The Big Heat

Violence is an action that is not foreign to the film noir. Car crashes, gun wounds and explosions dominate this genre. However in order to play by Hays Code rules and studio restrictions, most of the violence is tame by today’s standards. That statement is mostly true about this film, except for one thing: the violence against women. Each woman who is on the screen for more than a minute is mutilated in some way. Either by cigarette burn, bomb explosion, scalding hot coffee being thrown on their faces or just a gun shot wound, no woman comes out of this picture unharmed. By having this be the standard throughout his whole film, Fritz Lang is commenting on our degradation of women in general. After a while, the violence that is inflicted by a man in power becomes mind numbing. You get kind of used to it. Like you get used to it in everyday life. But should you really be is what I think Lang is asking by the film’s end.

After a detective kills himself, his widow takes the confessional note and decides to blackmail the mob boss into more money. This sets a series of events that involve a do-good cop, Det. Bannion, into bringing down the whole mob circle that rules the town he loves. His moral crusade becomes darker after his ideal home life is interrupted by tragic events. He gangs up with a society girl, who becomes the symbol of the mutilation theme, and they stop at nothing to bring every bad person down around them. They don’t even stop at death.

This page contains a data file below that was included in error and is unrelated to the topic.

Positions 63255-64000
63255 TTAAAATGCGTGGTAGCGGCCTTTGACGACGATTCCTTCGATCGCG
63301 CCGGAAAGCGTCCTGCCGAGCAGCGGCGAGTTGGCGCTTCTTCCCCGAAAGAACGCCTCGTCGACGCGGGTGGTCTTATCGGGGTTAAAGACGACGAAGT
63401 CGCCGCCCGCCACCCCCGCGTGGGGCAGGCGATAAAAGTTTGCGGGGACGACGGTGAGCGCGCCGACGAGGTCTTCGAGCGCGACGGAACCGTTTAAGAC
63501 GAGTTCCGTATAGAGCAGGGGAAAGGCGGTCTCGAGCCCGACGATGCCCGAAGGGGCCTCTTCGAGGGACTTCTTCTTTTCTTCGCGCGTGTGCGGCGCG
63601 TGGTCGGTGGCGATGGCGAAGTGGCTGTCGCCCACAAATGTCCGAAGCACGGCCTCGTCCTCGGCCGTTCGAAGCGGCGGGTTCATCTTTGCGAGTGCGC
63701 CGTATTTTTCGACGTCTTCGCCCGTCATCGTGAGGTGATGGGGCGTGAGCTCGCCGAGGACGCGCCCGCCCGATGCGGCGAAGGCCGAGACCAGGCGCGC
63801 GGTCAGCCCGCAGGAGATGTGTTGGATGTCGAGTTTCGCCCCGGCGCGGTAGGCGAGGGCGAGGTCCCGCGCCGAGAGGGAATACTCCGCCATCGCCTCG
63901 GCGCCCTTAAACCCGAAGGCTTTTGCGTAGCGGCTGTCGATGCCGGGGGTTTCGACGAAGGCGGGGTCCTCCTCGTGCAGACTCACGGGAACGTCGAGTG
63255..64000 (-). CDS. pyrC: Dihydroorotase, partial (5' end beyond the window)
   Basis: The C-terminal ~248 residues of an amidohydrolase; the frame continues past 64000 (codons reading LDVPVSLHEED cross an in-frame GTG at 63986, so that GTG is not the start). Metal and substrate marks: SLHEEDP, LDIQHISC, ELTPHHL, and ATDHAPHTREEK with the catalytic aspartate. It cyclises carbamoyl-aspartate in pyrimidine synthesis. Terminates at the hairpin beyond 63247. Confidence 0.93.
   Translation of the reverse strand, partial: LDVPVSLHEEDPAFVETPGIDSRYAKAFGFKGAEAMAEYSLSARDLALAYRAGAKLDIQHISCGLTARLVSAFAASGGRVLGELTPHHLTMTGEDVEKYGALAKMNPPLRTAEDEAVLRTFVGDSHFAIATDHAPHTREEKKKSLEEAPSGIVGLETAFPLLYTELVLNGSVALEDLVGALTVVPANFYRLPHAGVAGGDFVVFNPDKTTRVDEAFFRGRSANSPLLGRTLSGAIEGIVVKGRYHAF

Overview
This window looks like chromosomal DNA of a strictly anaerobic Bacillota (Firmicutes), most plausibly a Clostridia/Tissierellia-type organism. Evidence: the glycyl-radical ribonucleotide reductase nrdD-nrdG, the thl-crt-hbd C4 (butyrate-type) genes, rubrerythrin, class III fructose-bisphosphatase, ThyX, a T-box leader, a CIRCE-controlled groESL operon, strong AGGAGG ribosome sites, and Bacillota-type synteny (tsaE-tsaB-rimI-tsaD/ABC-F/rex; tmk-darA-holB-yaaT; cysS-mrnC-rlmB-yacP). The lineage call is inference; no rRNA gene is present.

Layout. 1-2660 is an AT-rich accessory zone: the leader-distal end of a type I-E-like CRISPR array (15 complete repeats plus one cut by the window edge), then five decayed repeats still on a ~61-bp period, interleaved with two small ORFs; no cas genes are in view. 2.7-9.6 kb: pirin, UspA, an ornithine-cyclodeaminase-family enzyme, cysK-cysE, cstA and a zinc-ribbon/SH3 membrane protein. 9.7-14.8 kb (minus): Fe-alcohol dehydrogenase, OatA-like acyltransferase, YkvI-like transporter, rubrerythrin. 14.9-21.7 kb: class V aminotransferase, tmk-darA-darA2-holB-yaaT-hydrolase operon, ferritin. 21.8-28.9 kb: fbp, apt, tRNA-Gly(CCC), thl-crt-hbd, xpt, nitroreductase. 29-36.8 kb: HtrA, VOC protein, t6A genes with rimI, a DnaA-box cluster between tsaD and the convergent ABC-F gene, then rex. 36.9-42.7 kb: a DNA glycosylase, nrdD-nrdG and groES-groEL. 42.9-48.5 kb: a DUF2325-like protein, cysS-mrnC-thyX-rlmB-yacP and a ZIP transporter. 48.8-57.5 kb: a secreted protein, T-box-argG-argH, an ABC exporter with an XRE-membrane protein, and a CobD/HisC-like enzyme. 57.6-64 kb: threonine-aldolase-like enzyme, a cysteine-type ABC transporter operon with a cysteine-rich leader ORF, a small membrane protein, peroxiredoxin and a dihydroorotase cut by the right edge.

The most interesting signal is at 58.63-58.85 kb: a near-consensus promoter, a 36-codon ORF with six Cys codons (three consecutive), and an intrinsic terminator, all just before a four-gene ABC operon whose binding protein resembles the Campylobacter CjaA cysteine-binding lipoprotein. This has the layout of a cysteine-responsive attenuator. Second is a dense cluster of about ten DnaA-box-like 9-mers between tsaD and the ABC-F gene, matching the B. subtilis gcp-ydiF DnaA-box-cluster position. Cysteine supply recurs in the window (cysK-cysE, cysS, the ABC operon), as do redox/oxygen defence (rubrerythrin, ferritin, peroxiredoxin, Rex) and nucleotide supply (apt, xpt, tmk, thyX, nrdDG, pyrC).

Gloria Grahame plays the society girl, and her performance is what made this film great. Do not be turned off by her questionable accent (I guess it is supposed to be New Jersey but man it was weird), her presence in this film is magnificent. She saunters around each room with the confidence of a woman born to take advantage of the riches around her. Not even mutilation can take away from her sultry aura. Each man uses her to their advantage, but she can take it. She is strong enough. She takes her fate in her own hands and realizes the only way to take down the mob is to do the one thing that Det. Bannion cannot: Kill. No matter what happens , she is doomed. She might as well go out with a bang. (hah. literally.) Ms. Grahame plays her character with such a ease it is hard to not like her. She might very well become one of my favorite actresses.

Mr. Fritz Lang is most well-known for his early work, but do not discount his later more commercial (if you would call this commercial) work. He takes his avant-garde approach to lighting, structure, and dialogue and applies in such a marvelous way, that I wanted to watch the film again right after it was over. That is a rare attribute for a film. But after all it is a film noir. You know how much I like those…



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